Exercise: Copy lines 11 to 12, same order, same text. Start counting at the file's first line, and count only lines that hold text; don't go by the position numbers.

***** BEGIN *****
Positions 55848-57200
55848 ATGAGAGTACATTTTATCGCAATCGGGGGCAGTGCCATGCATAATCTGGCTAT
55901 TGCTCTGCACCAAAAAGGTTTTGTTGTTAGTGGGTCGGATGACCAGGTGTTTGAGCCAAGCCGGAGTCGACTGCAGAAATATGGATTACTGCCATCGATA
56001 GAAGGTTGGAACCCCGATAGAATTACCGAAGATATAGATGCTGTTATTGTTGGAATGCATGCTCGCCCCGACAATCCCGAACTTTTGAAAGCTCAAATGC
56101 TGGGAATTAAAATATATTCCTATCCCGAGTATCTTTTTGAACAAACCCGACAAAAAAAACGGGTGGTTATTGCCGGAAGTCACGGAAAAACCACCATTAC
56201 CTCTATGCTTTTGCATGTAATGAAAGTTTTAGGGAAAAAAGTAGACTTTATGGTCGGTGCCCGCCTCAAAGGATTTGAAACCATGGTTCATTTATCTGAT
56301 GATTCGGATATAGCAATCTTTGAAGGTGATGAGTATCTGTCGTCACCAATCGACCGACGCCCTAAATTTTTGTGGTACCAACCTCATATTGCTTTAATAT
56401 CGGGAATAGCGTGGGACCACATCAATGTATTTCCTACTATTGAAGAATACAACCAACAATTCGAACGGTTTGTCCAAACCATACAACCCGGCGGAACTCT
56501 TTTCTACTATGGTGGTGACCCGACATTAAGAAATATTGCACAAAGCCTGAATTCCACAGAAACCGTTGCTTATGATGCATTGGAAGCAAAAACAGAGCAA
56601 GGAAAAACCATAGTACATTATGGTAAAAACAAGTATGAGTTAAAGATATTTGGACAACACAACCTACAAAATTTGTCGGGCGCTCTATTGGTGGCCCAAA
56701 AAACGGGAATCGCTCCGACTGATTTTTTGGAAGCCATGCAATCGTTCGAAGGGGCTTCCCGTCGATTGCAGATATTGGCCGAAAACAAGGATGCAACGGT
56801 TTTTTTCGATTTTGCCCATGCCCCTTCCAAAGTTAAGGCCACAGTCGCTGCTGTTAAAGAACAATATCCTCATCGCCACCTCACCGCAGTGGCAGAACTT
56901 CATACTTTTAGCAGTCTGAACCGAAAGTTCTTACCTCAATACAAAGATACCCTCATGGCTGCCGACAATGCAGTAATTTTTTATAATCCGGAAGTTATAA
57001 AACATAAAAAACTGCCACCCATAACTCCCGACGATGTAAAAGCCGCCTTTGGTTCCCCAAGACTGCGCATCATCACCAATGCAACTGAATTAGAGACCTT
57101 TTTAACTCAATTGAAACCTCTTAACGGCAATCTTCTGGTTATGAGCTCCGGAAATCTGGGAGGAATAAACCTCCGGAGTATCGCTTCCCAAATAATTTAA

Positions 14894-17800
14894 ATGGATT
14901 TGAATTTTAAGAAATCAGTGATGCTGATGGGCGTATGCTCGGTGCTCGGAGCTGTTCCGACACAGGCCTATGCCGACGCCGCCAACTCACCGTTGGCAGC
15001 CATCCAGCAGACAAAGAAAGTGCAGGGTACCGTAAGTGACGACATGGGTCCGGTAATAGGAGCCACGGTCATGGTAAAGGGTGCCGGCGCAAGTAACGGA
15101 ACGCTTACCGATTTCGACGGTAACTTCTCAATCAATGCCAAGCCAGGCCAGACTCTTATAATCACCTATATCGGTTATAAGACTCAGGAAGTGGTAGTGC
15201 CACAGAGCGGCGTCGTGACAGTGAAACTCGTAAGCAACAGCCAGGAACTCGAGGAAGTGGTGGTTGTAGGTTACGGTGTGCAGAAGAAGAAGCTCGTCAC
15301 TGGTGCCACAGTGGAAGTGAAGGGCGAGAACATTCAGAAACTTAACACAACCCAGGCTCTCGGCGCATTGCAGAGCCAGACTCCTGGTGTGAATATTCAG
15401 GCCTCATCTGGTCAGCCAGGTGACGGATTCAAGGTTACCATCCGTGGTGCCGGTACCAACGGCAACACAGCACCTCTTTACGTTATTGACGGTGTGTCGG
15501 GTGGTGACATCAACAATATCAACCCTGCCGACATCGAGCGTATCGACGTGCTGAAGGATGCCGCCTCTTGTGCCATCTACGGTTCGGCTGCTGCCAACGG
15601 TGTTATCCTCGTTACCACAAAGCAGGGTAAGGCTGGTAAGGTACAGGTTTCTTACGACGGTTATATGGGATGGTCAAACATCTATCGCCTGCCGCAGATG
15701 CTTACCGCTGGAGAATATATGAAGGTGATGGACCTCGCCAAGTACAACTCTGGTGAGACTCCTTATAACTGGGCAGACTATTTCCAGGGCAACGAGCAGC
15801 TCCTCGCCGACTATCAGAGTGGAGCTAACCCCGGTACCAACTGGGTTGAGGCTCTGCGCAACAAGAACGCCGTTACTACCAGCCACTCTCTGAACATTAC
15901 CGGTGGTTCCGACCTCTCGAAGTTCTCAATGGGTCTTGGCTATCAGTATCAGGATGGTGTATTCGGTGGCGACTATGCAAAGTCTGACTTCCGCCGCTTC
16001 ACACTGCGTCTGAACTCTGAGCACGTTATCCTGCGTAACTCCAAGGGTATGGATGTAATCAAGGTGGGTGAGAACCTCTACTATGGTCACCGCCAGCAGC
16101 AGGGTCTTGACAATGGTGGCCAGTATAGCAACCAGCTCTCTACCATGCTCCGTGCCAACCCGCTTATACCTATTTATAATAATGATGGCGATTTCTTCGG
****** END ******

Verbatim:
56701 AAACGGGAATCGCTCCGACTGATTTTTTGGAAGCCATGCAATCGTTCGAAGGGGCTTCCCGTCGATTGCAGATATTGGCCGAAAACAAGGATGCAACGGT
56801 TTTTTTCGATTTTGCCCATGCCCCTTCCAAAGTTAAGGCCACAGTCGCTGCTGTTAAAGAACAATATCCTCATCGCCACCTCACCGCAGTGGCAGAACTT